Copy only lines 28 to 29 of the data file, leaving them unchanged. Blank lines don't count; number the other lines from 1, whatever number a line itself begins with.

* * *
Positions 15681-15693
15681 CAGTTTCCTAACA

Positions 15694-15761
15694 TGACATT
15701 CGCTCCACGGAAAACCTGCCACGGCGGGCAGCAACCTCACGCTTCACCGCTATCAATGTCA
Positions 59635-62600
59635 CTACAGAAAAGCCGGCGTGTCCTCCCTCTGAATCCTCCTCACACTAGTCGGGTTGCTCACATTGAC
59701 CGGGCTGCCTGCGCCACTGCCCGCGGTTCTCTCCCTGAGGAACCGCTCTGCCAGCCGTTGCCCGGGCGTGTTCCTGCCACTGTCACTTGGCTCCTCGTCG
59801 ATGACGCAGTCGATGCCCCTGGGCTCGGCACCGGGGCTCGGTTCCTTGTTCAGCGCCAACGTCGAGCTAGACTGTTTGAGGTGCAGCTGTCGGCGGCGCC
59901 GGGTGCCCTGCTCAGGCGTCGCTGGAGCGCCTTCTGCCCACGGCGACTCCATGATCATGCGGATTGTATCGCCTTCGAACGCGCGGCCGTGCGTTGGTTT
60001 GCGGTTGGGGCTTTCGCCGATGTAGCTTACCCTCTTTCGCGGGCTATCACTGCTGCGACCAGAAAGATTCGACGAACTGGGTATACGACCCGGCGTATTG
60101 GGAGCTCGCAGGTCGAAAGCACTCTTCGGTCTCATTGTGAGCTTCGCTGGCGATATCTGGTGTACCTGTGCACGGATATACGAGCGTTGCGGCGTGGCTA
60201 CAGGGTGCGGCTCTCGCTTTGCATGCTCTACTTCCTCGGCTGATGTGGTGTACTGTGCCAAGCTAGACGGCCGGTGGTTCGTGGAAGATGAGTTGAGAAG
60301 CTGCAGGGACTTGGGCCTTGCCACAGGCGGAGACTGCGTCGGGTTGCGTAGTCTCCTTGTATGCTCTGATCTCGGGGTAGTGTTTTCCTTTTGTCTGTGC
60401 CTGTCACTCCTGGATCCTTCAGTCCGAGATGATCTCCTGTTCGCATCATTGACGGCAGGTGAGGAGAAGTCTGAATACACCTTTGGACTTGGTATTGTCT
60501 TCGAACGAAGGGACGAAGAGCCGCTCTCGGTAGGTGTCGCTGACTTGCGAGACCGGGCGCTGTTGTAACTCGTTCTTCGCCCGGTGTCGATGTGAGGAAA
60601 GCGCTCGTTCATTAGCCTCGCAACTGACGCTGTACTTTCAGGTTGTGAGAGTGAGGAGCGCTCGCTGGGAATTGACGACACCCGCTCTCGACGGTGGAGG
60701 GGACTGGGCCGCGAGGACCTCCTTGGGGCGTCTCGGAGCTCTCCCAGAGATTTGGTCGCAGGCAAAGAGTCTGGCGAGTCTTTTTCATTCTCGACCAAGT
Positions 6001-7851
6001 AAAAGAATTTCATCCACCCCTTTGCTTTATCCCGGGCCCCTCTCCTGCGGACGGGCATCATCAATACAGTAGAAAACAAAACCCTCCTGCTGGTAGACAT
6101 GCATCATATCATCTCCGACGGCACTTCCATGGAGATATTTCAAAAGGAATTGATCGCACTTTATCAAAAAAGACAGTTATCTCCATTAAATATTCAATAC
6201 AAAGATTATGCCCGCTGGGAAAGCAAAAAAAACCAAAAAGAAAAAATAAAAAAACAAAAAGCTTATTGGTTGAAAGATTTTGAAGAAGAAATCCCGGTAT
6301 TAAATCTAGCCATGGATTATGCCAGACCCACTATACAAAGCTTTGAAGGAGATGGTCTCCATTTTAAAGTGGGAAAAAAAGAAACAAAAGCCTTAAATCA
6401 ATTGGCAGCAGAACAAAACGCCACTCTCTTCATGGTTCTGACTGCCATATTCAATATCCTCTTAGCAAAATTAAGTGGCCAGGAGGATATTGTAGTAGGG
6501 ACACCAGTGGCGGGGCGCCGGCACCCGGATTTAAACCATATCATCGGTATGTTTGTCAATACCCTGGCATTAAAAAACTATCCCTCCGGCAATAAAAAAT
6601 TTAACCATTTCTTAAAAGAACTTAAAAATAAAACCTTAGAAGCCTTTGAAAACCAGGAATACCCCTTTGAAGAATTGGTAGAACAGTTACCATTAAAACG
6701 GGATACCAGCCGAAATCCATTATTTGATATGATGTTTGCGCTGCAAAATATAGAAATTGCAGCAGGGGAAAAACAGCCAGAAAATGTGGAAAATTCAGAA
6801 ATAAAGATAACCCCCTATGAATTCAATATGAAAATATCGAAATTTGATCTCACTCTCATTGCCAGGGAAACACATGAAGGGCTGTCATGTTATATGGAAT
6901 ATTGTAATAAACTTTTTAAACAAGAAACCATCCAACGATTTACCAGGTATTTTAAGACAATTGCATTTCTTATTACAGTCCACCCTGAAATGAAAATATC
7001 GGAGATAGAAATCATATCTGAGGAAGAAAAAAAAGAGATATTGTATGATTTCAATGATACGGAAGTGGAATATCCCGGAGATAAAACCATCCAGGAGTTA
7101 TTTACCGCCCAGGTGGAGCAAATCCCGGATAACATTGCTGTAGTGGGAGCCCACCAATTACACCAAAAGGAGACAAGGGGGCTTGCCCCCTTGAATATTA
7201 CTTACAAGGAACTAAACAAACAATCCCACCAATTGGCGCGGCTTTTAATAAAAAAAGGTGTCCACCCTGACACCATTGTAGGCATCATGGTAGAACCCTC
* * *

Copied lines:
6801 ATAAAGATAACCCCCTATGAATTCAATATGAAAATATCGAAATTTGATCTCACTCTCATTGCCAGGGAAACACATGAAGGGCTGTCATGTTATATGGAAT
6901 ATTGTAATAAACTTTTTAAACAAGAAACCATCCAACGATTTACCAGGTATTTTAAGACAATTGCATTTCTTATTACAGTCCACCCTGAAATGAAAATATC